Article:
In September, in a piece entitled 'Sexism is alive and well', I gathered together "examples of women not being afforded the equality and respectful treatment they deserve".
Now, less than two months later, may I present the second instalment of an ongoing series featuring gender-based news stories in which the dynamic between men and women is skewed, deeply problematic and even abusive.
Women from history are overlooked
The Passport Office stands accused of "airbrushing great British women from history" thanks to the gender imbalance of historical figures pictured on the brand new British passport: "[o]nly two of nine cultural figures depicted in a new version of the travel document are female."
My first response was one of curiosity, a desire to see the algorithm that was used here to rank the relative value of historical figures. If the inputs were robust and women genuinely failed to make the grade, then perhaps the choices can be justified. Maybe this imbalance could be used as a springboard for a discussion about the persistent social, cultural and institutional oppression of women over the centuries. But then my thoughts turned to the young British women of today who will carry these passports that silently infer their achievements will count for less than those of men, and I'm more inclined to wonder how difficult it would have been to have traded a couple of those blokes for sheilas.
Men feel threatened by "smart women"
An article that opens with the question "Why do some men run a mile from intelligent women?" is not what anyone would want their impressionable teenage daughter reading during exam time.
It revealed that a new study by psychologists from three US universities tested 105 men and found that "smart women made them feel less masculine". Evidently, "even though most men like the idea of dating an intelligent woman, put them in front of one and that attraction suddenly withers". This study is likely to unsettle both genders. Men, quite rightly, will be affronted by assertions that they are intimidated by intelligent women while women are given notice that being brainy just might backfire on them in a social setting.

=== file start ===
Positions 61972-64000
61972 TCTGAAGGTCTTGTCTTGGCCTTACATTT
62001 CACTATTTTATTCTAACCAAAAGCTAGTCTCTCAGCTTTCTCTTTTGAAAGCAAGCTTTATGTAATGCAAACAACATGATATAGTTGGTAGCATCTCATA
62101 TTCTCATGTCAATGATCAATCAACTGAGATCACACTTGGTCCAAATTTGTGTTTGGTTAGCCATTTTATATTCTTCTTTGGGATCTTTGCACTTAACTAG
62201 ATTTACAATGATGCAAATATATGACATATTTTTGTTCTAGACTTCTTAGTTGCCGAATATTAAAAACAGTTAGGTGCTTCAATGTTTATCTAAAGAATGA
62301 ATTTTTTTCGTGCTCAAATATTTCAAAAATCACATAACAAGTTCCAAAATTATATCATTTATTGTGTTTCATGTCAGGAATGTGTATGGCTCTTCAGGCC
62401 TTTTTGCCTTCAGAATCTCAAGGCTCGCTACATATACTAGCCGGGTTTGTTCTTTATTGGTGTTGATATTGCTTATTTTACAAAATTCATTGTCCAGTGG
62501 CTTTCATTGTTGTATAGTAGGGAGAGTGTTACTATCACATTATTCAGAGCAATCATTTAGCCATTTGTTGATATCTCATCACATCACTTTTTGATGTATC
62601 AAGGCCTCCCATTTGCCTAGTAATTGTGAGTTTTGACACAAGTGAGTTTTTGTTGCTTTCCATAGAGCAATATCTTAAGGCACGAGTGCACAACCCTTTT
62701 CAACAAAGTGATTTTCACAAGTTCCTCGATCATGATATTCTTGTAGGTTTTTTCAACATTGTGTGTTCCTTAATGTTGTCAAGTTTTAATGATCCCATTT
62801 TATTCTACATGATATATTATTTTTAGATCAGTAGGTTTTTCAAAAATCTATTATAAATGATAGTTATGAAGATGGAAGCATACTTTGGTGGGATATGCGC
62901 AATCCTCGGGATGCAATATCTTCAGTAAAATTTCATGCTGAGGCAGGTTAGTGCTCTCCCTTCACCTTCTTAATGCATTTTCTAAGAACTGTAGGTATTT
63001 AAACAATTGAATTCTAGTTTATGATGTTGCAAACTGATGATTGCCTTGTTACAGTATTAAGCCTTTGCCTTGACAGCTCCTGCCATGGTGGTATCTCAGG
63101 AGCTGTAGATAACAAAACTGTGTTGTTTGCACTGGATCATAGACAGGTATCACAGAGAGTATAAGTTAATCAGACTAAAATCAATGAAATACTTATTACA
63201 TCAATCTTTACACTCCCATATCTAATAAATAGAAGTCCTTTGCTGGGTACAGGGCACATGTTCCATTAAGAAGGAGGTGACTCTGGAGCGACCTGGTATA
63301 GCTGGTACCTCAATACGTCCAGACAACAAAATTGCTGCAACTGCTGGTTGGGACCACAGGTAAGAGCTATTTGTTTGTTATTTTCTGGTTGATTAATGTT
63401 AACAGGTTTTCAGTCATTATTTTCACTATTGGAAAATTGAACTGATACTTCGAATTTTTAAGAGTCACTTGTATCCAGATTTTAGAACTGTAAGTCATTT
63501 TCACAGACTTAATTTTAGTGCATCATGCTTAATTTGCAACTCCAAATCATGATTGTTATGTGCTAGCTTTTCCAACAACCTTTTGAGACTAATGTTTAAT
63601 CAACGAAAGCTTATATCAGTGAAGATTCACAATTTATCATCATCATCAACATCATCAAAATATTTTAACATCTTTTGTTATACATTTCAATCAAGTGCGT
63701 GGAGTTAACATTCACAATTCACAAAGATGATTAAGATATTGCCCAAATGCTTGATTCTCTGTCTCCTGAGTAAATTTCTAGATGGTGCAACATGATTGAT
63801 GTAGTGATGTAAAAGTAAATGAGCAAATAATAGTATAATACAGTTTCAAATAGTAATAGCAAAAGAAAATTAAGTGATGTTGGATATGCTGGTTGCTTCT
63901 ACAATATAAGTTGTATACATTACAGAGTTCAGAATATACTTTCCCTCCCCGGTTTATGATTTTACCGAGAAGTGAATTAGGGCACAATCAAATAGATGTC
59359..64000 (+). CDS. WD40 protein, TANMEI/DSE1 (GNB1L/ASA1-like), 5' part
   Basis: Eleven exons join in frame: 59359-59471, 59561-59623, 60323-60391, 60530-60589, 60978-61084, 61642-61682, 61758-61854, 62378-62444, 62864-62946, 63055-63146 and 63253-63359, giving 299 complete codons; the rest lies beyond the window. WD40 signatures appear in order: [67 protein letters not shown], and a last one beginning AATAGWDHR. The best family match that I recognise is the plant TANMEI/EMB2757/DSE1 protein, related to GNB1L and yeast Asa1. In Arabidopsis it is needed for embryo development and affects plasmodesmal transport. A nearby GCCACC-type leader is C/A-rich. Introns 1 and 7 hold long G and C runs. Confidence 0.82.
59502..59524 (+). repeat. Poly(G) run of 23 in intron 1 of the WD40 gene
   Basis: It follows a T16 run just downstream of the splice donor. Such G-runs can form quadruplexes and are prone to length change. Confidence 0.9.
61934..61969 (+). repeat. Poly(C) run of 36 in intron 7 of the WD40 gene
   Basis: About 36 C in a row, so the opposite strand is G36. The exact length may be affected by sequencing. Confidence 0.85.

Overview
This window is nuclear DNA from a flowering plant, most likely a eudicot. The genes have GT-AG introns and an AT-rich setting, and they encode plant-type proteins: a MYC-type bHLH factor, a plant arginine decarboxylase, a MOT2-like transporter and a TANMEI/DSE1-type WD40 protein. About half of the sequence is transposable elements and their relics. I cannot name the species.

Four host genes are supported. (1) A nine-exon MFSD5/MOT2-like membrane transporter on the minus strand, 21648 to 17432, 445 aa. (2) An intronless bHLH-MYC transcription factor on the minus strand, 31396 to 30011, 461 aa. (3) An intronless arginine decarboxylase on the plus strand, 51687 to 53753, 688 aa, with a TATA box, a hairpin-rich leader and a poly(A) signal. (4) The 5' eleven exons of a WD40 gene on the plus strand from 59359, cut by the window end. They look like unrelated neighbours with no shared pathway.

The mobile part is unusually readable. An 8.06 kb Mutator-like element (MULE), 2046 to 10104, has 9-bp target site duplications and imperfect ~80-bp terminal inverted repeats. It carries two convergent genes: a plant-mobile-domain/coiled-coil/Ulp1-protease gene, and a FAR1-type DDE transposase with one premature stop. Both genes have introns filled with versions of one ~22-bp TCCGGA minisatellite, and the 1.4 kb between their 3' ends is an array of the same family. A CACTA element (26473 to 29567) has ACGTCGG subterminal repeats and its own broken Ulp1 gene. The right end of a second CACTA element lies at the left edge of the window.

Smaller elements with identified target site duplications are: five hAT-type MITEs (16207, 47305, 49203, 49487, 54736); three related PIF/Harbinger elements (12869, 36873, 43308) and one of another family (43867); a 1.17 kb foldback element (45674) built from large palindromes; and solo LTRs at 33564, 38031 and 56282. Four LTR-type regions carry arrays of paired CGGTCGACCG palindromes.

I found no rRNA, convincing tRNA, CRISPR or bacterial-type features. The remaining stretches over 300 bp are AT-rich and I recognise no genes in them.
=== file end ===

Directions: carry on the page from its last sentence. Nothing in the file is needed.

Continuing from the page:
Rules about how to be a lady
On one level Country Life magazine's light-hearted, tongue-in-cheek 39 rules on how to be a lady can be viewed as just a bit of fun: a lady owns a little black dress, carries a hanky and doesn't boast on Facebook. (Yes, they also have rules for gentlemen.)
But the assertion that "a capable lady knows when to let her gentleman take charge (or let him think so)" is guaranteed to raise a few eyebrows. It reinforces the notion that the natural order of the world involves women submitting to the will of men. It also reinforces the stereotype of the hapless male being outwitted by a scheming woman. It's an equal opportunity claim that manages to be offensive to both genders.
Uneven burden of "emotional labour"
Planning what is for dinner, remembering birthdays, arranging children's playdates and thinking about buying new sheets because the old ones are getting tired are all examples of "emotional labour" - a responsibility that is all too often taken care of by the woman of the household.
One article asks: "what if, much like childcare and house keeping, the sum of this ongoing emotional management is yet another form of unpaid labo[u]r?"
There's a school of thought that it is this taken-for-granted service (usually provided by women) that gives men the freedom to go out every day with minds unimpeded by the minutiae of daily life. Perhaps those people performing emotional labour should go on strike until their efforts are appreciated or at least acknowledged.
Covering up sexual exploitation
It was recently reported that "senior boys" from a New Zealand secondary school "had a competition where they would get young girls drunk and they would dangle their genitalia over their faces and take photos".
As if that wasn't bad enough the images were then posted on Facebook. But wait, there's more. The perpetrators were not charged; police just issued a warning to the boys concerned. And, to smooth it over even more seamlessly, the school has not been named, simultaneously ensuring that all secondary schools are under a cloud of suspicion and signaling to the offending boys that serious consequences do not ensue from performing "lewd acts on drunk girls".
All in all, it has the hallmarks of a very slick and coordinated cover-up operation. It's appalling that the interests of the male perpetrators have been deemed more important than those of the female victims.